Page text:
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Berkshire Hathaway takes stakes in Japanese trading houses

UPDATED: Mon., Aug. 31, 2020

Warren Buffett, chairman and CEO of Berkshire Hathaway, speaks following the annual Berkshire Hathaway shareholders meeting in Omaha, Neb., on May 5, 2019.  (Associated Press)
Warren Buffett, chairman and CEO of Berkshire Hathaway, speaks following the annual Berkshire Hathaway shareholders meeting in Omaha, Neb., on May 5, 2019. (Associated Press)
Associated Press

Associated Press

TOKYO – Billionaire investor Warren Buffett’s Berkshire Hathaway said Monday it has taken stakes of just over 5% in five major Japanese trading houses in what it says is a long-term investment.

Share prices of the five huge companies surged between 4% to 9.5% on Monday in Tokyo after the company announced the investment.

Berkshire Hathaway said that its subsidiary National Indemnity Co. planned to notify regulators of the purchases that had been made over the past year.

The companies are Itochu Corp., Marubeni Corp., Mitsubishi Corp., Mitsui & Co. and Sumitomo Corp.

It said it might increase the stakes to up to 9.9% in any of the companies. It described them as “passive investments,” noting that the company has held similar holdings in Coca-Cola, for 32 years; American Express, for 29 years and credit ratings agency Moody’s, for 20 years.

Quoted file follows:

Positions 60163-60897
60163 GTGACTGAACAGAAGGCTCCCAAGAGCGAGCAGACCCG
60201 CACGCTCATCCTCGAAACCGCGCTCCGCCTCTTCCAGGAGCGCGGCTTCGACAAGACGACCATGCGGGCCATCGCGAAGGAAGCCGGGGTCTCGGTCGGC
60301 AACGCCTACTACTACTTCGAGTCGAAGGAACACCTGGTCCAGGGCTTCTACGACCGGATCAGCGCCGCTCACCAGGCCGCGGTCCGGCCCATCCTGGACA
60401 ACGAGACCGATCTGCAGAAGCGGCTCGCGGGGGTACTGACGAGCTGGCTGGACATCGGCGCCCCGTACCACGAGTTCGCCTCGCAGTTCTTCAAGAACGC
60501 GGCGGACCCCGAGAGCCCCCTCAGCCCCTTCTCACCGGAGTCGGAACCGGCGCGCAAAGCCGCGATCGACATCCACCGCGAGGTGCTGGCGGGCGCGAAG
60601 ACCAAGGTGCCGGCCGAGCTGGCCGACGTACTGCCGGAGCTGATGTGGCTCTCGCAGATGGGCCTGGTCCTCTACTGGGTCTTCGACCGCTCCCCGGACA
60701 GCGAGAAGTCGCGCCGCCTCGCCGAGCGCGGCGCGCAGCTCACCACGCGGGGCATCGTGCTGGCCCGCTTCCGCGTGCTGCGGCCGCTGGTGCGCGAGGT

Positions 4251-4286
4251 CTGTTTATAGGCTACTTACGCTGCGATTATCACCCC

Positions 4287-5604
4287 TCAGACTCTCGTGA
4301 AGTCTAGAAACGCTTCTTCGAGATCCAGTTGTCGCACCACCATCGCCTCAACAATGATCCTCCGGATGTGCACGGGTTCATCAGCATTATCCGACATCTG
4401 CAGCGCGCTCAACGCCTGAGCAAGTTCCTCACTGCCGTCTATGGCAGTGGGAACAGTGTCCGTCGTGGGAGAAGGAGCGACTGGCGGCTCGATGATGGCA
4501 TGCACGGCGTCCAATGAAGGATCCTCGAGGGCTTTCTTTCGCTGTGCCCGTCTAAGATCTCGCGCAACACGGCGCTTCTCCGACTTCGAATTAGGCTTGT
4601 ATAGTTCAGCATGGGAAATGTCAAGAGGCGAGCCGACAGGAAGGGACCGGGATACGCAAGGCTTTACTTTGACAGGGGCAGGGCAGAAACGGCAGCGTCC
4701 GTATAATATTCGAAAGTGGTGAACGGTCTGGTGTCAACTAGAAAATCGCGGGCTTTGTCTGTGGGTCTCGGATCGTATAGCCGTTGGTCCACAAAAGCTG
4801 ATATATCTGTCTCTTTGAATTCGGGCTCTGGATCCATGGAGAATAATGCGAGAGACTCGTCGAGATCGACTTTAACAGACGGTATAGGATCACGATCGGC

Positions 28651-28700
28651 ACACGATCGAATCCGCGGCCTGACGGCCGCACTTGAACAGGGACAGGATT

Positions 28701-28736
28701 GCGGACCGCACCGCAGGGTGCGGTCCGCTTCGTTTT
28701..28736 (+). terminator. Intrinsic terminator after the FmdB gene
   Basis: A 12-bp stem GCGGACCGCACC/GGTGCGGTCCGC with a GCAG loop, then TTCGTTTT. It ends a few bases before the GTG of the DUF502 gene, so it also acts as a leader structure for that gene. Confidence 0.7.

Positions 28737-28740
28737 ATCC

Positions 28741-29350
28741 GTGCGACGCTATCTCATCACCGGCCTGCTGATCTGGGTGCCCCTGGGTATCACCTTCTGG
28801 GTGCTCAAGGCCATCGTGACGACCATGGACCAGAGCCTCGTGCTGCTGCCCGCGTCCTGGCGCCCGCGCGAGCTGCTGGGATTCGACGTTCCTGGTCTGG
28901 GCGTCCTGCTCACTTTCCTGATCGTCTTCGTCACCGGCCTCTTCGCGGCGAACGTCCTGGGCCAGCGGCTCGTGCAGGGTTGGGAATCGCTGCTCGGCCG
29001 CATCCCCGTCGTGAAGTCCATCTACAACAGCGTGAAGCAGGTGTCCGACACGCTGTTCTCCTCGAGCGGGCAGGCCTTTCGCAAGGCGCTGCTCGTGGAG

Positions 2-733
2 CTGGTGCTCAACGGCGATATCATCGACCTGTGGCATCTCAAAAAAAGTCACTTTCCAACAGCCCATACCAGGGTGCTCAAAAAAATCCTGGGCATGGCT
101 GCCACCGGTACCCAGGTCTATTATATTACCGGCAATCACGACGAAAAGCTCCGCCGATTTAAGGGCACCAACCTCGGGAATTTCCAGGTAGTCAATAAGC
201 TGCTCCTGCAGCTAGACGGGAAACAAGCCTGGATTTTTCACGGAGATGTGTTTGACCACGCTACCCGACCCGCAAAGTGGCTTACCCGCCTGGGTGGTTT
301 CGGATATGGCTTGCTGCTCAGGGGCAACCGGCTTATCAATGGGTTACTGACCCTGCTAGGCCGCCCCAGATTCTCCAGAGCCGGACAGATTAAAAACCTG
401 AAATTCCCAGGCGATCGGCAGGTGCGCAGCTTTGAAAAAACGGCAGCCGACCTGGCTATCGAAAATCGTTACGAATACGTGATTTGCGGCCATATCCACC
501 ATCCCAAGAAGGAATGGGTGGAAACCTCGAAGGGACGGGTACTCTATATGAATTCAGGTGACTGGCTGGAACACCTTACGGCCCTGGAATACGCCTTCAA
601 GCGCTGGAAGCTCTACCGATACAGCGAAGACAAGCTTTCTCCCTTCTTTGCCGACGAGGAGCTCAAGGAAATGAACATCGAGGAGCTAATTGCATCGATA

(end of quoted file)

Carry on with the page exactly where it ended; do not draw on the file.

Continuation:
“I am delighted to have Berkshire Hathaway participate in the future of Japan and the five companies we have chosen for investment,” Buffett said. “The five major trading companies have many joint ventures throughout the world and are likely to have more of these partnerships,” Buffett said. “I hope that in the future there may be opportunities of mutual benefit.”

The Japanese economy has been growing slowly for most of the past two decades and has been in recession since late last year, but companies have invested on a global scale and are cash-rich.

They are viewed as relatively undervalued, with price to earnings ratios, in most cases, well below the average for markets in the U.S. and Japan.

Edward Jones analyst Jim Shanahan said the roughly $6 billion investment in the Japanese companies will allow Berkshire to profit when the region’s economy performs well. “He found a very interesting way to invest in the broader trading activity in Asia and the south Pacific by investing in these companies,” Shanahan said.

Many investors follow what Berkshire buys and sells closely because of Buffett’s successful track record. Recently, Buffett has been criticized for not investing more of his company’s $147 billion cash during the market swoon that followed the coronavirus outbreak.

But Buffett has been more active this summer when Berkshire agreed to buy Dominion Energy’s natural gas pipeline and storage business for $4 billion, and he bought roughly $2.1 billion of Bank of America stock to give Berkshire control of nearly 12% of the bank’s stock.

Berkshire owns more than 90 companies, including BNSF railroad, Geico insurance and utility, furniture, manufacturing and jewelry businesses. The Omaha, Nebraska-based conglomerate also has major investments in such companies as Apple, U.S. Bancorp, Costco and Kraft Heinz.

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